What’s the Best Way to Complain About Problems?

March 6, 2009

in communication

by Gabe Goldberg

“Whine, whine, whine,” “Gripe, gripe, gripe,” and even “kvetch, kvetch, kvetch” usually mean “Shut up; stop complaining.” But when things go wrong, complaining courteously to the right person with a specific remedy in mind can be rewarding.

If a company Web site has a “Contact us” link, start there with an email or telephone connection. Be polite, identify yourself, mention how you’re connected to the organization (current or potential customer, etc.), and describe your dissatisfaction. Staying calm and cheerful will set you apart from most people and will improve the odds of your getting satisfaction.

No matter what answers you get, emphasize that you’re not angry at whoever you’re speaking or emailing with and that you understand they’re bound by company policies. Whether or not you get answers you like, note names of people you deal with and — if it’s a large company or you expect to have further contact with them — request a case or “ticket” number for tracing your request.

If you’re always happy after your initial dialogue with a company, you’re a unique individual, and you can stop reading now!

All too often, however, a first complaint contact goes nowhere. That’s when it’s time to get serious. Use company Web sites, Google, and other online resources to determine senior executive names and postal addresses. Web sites often have helpful links such as “About us,” “Press room,” and “Investor relations.”

Write to the CEO by name and title. If possible, start with good news — such as you’ve previously been a satisfied customer, most of a recent experience was pleasant, or an employee was particularly helpful. Then, with a tone of regret, briefly describe what went wrong. Avoid sounding angry or belligerent, and don’t make threats.

You certainly won’t hear back in person from Ms. or Mr. Bigwig, but most large companies have an Office of the Chairman with staff tasked with calming down and cheering up unhappy customers.

After writing to the Chairman of Hewlett-Packard about a defective toner cartridge that a store wouldn’t replace, I received a call from a nice gent who expressed sympathy and asked if he might send me a replacement (worth $120 or so). More recently, I told Honda’s CEO about problems with my car’s navigation system DVD and received a call offering a refund (worth $155). Writing letters about unsatisfactory restaurant dining episodes has been rewarded with valuable gift cards and tasty meals.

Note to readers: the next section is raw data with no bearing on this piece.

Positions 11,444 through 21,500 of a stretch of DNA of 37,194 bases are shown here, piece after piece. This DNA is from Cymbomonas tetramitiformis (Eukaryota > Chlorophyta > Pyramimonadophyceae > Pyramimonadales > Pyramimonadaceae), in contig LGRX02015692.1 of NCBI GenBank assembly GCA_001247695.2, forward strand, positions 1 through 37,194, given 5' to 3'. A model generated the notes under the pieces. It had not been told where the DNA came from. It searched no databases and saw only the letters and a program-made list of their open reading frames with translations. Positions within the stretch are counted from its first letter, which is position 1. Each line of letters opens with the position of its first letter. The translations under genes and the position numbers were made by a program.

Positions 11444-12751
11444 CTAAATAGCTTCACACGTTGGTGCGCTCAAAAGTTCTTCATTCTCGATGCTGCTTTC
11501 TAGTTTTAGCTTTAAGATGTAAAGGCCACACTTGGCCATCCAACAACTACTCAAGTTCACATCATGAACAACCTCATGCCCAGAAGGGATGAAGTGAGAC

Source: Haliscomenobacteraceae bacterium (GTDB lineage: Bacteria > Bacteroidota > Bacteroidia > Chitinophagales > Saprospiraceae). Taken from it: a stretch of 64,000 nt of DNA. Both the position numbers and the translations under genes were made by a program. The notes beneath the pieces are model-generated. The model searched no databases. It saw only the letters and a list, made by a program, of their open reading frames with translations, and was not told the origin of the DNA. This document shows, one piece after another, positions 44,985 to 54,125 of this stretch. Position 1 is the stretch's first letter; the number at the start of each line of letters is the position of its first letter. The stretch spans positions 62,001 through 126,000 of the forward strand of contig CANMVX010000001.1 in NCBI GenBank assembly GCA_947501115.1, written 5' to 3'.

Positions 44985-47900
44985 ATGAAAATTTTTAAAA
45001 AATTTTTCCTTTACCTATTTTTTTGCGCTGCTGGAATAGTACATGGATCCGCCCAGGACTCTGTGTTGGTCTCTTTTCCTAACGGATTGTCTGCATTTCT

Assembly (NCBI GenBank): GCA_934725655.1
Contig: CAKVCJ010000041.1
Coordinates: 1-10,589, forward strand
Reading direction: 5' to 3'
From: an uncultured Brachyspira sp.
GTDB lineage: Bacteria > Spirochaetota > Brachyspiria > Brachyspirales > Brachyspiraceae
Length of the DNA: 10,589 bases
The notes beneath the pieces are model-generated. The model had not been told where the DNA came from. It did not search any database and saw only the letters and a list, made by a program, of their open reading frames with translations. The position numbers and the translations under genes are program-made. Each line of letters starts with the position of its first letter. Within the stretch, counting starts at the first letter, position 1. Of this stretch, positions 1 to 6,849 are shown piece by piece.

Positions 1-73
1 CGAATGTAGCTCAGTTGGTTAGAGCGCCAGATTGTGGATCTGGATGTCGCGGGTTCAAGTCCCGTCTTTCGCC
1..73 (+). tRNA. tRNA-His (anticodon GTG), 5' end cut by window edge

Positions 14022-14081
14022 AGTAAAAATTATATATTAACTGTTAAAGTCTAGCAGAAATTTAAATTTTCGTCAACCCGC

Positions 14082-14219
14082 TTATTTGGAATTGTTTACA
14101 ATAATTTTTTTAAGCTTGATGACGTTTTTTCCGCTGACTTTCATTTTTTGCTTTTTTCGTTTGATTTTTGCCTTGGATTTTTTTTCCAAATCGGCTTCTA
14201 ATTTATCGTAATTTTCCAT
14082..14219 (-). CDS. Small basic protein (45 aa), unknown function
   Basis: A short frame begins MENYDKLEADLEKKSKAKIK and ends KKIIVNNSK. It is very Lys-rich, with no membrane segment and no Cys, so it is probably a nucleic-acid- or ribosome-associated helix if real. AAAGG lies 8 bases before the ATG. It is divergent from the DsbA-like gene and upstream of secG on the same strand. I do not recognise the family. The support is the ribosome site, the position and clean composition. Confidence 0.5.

And sometimes griping has fun results. I recently complained that a Web site didn’t use encryption for processing credit card information. The site owner at first disagreed but when I proved my assertion, he was outraged — at his Webmaster, for making unauthorized changes. He then asked what I’d intended to purchase and sent it to me free, along with other related items.

Don’t give up until you reach the top. After receiving an unsatisfactory response to a complaint submitted through Starbucks’ Web site, escalating to the chairman resulted in an apology and a $50 store card.

Does complaining — even to to the top — always work? Of course not. I’ve been ignored — received no response — more than once. And some responses are dismissive, offering neither apology nor any gesture of atonement.

But usually, senior management values customer feedback; I’ve established cordial relationships with company managers by letting them know of areas needing improvement. It’s easy and inexpensive enough writing letters — and after sending a few you’ll have stock phrases that makes it go fast — that it’s worth doing to remedy all but the smallest problems.

Gabe Goldberg (tiplet@gabegold.com), a lifelong computer pro and technology communicator, has written three books and hundreds of articles for audiences including techies, baby boomers and senior citizens. He enjoys sharing tips and pointers that help people use and have fun with technology.


Dave 03.16.09 at 1:27 am

I just started having problems with windows being blocked on some websites.
How do I go about unblocking. I,m far far from being a computer expert.
Also, anti virus 360 installed it’s self and that’s when the problems began. I
don’t know enough to uninstall it.
I have windows vista.
Thanks, Dave

Fiona 04.02.09 at 10:51 am

Great advice. I had to contact a VP of Walmart after the local store put the wrong battery in my car and it nearly blew up! I tried calling the local store and they insisted they had not made a mistake despite my showing them proof from another mechanic. Finally I emailed one of the corporate VPs. He called me within an hour and told me I could go to the store and a full cash refund for all my expenses would be waiting. The store manager was not at all happy that I had gone above her head but it got results.

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